Cybersecurity specialists from the firm Kryptowire report the detection of CVE-2022-22292, a severe vulnerability in some Samsung devices with versions 9, 10, 11 and 12 of the Android operating system. According to the report, exploiting the flaw would allow the delivery of arbitrary Intent objects to be executed by a pre-installed application with high privileges.
In addition to this issue, an underlying vulnerability would allow a third-party application to be used to send data to arbitrary activity application components in the context of a pre-installed application. This opens up a large attack surface for third-party applications, allowing arbitrary Intent objects with embedded data to be sent to activities that appear to originate from the affected system itself. In other words, an unprivileged application can use an unprotected interface to send Intent objects and perform actions on its behalf.
What is this flaw?
Mobile apps are limited to their own context when you launch an activity app component through an Intent object. This flaw would allow local applications to indirectly use the context of a pre-installed application with the system’s User ID (UID) when initiating activities through a malicious Intent object.
The concept of an attacker-controlled Intent object refers to the pre-installed application affected by this vulnerability using the system UID to obtain an Intent object embedded within another Intent object sent from a malicious application, which will then execute an application activity component using the embedded Intent object. This can be conceptualized as “intent forwarding,” where the attacker controls the Intent object that sends a privileged process that would allow the start of non-exported application activity components (android:exported=”false”).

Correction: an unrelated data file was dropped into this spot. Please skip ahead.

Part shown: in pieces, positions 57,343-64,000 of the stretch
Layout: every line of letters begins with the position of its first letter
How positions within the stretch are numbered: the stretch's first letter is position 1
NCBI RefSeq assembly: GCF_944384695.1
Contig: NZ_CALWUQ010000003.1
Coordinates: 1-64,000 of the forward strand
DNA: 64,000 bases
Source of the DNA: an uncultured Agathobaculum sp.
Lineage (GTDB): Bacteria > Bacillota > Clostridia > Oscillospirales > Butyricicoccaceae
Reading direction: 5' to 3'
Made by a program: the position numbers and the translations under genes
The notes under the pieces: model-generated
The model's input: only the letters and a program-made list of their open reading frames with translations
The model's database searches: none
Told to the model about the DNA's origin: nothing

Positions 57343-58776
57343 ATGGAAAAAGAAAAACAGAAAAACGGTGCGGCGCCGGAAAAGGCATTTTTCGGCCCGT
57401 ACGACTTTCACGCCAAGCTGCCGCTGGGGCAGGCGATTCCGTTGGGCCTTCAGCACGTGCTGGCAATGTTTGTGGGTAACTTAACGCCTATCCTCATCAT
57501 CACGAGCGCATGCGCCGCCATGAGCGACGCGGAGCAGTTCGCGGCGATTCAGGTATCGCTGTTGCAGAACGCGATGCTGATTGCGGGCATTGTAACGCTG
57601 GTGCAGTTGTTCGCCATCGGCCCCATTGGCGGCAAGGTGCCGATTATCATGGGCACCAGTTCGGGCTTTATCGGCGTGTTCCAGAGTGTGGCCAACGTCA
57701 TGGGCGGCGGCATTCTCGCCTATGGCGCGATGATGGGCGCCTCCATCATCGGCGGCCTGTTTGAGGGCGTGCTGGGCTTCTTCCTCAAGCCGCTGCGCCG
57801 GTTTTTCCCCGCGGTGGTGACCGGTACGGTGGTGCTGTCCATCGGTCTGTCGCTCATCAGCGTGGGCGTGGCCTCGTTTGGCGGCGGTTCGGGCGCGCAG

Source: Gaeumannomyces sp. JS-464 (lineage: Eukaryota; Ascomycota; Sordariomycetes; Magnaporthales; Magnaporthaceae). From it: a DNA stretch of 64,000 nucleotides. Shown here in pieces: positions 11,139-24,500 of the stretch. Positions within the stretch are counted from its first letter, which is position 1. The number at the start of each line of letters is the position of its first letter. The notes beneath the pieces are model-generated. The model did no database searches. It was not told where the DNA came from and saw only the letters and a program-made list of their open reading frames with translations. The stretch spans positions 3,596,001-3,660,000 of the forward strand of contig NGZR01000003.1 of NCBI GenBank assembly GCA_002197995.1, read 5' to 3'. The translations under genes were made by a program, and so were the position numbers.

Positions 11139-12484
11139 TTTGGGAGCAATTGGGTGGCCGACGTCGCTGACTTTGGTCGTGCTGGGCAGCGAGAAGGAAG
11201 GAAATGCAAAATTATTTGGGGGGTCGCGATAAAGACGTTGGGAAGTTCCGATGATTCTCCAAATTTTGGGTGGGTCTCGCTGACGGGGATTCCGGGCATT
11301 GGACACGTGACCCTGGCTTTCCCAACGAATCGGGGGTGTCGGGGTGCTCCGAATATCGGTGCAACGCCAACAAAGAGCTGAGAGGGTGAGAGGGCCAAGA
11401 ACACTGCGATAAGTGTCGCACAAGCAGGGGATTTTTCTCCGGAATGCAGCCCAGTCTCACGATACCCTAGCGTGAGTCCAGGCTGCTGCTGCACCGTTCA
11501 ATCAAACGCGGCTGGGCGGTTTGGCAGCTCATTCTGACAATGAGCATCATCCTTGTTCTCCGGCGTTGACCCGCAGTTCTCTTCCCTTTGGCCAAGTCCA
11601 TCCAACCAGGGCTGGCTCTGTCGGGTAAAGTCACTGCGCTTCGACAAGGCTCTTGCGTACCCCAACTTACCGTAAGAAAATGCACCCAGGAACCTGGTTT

This condition allows third-party applications to control the contents of Intent objects sent by a pre-installed application running with the system UID. The affected pre-installed application that forwards the Intent objects it receives is a tool with a package name com.android.server.telecom, and apparently the problem in the application exists due to incorrect access control on a dynamically registered transmission receiver in com.android.server.telecom.
This does not seem to be a problem originated in Android Open Source Project (AOSP), because at the moment it only seems to affect some Samsung devices managing com.android.server.telecom files. A local application capable of exploiting the vulnerability can run in the background to initiate specific activities completely inadvertently.
By exploiting the vulnerability, the local application can use specific activities to gain additional capabilities programmatically through privilege escalation, including factory reset, installation of arbitrary applications, arbitrary application installing and uninstalling, and access to sensitive information.
The following table contains a list of the affected Samsung Android devices. This table is not intended to be exhaustive, and has been put together only to show that researchers have verified that a variety of Android versions, models, and builds are vulnerable:
To learn more about information security risks, malware variants, vulnerabilities and information technologies, feel free to access the International Institute of Cyber Security (IICS) websites.
He is a well-known expert in mobile security and malware analysis. He studied Computer Science at NYU and started working as a cyber security analyst in 2003. He is actively working as an anti-malware expert. He also worked for security companies like Kaspersky Lab. His everyday job includes researching about new malware and cyber security incidents. Also he has deep level of knowledge in mobile security and mobile vulnerabilities.